In my quest to more fully educate myself, one of the things I do is go and listen to voices of people who don’t look like me, who are not from where I’m from, who practice different faiths or idealogies than me – people whose problems and challenges (and even pleasures!) are so different from mine that I sometimes feel alien as I encounter them.   I make every attempt to put myself in the others’ shoes as I listen.  I listen to hear and see and truly understand, not to judge or argue.  I push against the surprise and the discomfort of moments when I don’t understand or maybe agree with what I hear, refusing the instant rejection that happens inside all of us to some extent when we encounter difference.  When opinions to the contrary bubble up in me and want to be expressed, I shush them and continue to listen and watch.  After all, I’m a white Christian lady from the rural midwest, who grew up without people of other colors or traditions or faiths around me – there’s a scary amount of “closed-off-ness” in me that I have to push past to even START to understand folks who are not like me.

Some of that is fun, and some of it is really not.  Sometimes as I listen, I hear things that feel like a slap in the face – like a direct negation of all that I understand, or a rebuttal of who I am.  Those are the times when it is most important than I don’t retreat into argument and defense.  For a really small and inconsequential example, yesterday I listened to a podcast by a couple of ladies from a population about which I honestly know nearly nothing:  American Muslims.  These ladies were very much NOT about the safety pins – their anger at comfortable people who put a pin on and think they’ve done something was visceral.  Their language was strong; their dismissal was harsh.  I didn’t like it.  But those are the times when I must push forward and listen harder, if I want to love ALL people in a way that mirrors the God I serve, who really and truly does not love people like me more than the people who are not like me.  As I made myself keep listening, I heard the very valid reasons for their anger, and the very real and awful, hateful things they have experienced in the past and are experiencing a lot more since November 9.  I heard their very specific fears about what lies ahead.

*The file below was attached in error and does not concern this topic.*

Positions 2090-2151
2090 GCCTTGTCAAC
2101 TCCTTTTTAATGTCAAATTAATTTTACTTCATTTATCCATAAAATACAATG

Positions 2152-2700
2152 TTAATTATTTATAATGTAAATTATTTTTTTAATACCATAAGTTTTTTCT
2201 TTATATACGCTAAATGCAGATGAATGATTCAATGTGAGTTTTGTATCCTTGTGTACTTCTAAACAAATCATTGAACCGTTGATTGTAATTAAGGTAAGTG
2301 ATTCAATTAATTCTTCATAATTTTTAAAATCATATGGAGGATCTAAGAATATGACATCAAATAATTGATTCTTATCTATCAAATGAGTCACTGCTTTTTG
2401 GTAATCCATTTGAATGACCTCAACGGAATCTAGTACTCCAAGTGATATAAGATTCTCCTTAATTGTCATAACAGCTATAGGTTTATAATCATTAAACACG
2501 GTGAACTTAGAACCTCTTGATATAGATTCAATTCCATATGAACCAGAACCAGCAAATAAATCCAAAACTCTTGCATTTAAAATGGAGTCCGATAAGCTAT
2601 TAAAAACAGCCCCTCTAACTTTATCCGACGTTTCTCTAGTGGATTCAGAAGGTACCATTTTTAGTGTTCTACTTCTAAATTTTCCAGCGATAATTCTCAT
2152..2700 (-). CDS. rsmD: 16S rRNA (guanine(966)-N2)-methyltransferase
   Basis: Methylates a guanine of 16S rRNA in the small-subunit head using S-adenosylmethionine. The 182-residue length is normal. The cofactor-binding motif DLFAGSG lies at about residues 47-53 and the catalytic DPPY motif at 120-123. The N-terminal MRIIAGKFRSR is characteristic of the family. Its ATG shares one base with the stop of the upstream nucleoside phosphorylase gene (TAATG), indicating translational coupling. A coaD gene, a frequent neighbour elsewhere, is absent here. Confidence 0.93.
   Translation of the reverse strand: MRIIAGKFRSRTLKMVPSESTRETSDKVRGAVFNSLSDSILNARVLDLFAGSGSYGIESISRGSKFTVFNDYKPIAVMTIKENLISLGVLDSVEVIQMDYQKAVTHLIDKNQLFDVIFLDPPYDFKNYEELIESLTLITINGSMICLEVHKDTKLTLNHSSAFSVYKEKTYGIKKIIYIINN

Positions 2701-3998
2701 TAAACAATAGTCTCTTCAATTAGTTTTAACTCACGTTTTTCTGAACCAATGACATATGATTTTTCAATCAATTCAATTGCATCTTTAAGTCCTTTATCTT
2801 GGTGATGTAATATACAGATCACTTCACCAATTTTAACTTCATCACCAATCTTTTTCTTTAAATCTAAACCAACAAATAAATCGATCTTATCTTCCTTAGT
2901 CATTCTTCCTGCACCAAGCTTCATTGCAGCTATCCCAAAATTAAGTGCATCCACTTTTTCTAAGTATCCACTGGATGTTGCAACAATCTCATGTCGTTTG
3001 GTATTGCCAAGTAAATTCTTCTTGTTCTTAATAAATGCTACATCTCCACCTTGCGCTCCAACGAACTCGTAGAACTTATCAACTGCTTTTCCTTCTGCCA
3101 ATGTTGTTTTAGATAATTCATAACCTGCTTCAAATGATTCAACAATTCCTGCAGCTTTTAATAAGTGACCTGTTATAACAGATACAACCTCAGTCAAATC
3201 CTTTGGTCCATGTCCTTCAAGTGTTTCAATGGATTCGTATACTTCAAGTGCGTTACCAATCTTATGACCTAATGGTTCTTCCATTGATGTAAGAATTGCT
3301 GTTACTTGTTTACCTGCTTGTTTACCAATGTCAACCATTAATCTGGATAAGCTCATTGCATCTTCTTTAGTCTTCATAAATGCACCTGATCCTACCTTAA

I imagined myself in the situations they described.  I imagined being helpless to change the horror being thrown at me, while having enough historical context to know how much worse the situation could potentially get.  And then I imagined seeing some person who does not face these horrors daily – a person who gets to CHOOSE to engage with all this stuff or just pretend it’s not there at all – with a safety pin and a comfortable smile, and I got it.  I got the visceral anger.  I got the strong language.  I knew for sure that in their shoes, I too would be saying things that would make others uncomfortable.

I’m gonna keep wearing my safety pin, because a real-life friend of mine has said how much it helps her.  But I’m also gonna keep pushing myself with all my might to stay tuned in, to get relentlessly educated, to push my understanding exponentially further about people and cultures who are not like me.  This was always important.  It’s more important now.  What I know is that it’s easy to hate people we don’t know or understand, and it’s really hard to hold onto hate when we press in and discover their humanity – the ways we are the same, despite all the difference.

Love wins.  I know this because the God I serve chose love in the face of extreme hate.

How could I do less than that and tell myself I am His?


  1. mimere68 says:

    You expressed in the written word everything that I’ve been trying to say out loud. I, too, have been struggling with the notion of whether my safety pin was more of a hindrance than a help. Like you, I’ve jumped into the fray head first; learning and listening to everything I can to have a better understanding of what is happening in our world. So, I will continue to wear my safety pin…not because it makes me feel better or because I’m trying to make some white privileged statement, but because I want others to know that I’m open to learning more about the cultures and diversity that before this election, I thought I was well versed in. I want others to know that I am an open book – someone who is willing to listen, to learn and to advocate when called upon. Thank you for this piece.